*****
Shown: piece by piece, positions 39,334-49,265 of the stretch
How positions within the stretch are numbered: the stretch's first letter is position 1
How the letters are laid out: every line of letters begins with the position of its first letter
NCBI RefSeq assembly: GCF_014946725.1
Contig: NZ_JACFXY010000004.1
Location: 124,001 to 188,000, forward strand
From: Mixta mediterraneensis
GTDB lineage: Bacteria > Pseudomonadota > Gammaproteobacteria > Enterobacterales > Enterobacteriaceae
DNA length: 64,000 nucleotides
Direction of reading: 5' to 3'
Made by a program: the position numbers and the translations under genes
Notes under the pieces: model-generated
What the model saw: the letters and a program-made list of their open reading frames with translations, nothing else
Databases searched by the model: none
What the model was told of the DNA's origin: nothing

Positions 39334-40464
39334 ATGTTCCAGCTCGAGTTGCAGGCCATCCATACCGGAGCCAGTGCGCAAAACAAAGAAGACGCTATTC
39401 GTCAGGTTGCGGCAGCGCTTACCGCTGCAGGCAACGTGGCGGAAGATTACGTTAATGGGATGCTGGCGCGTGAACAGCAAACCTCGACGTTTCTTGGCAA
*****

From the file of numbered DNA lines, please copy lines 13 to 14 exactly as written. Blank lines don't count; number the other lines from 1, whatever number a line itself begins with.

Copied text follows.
What the model saw: the letters and a program-made list of their open reading frames with translations, nothing else
Databases searched by the model: none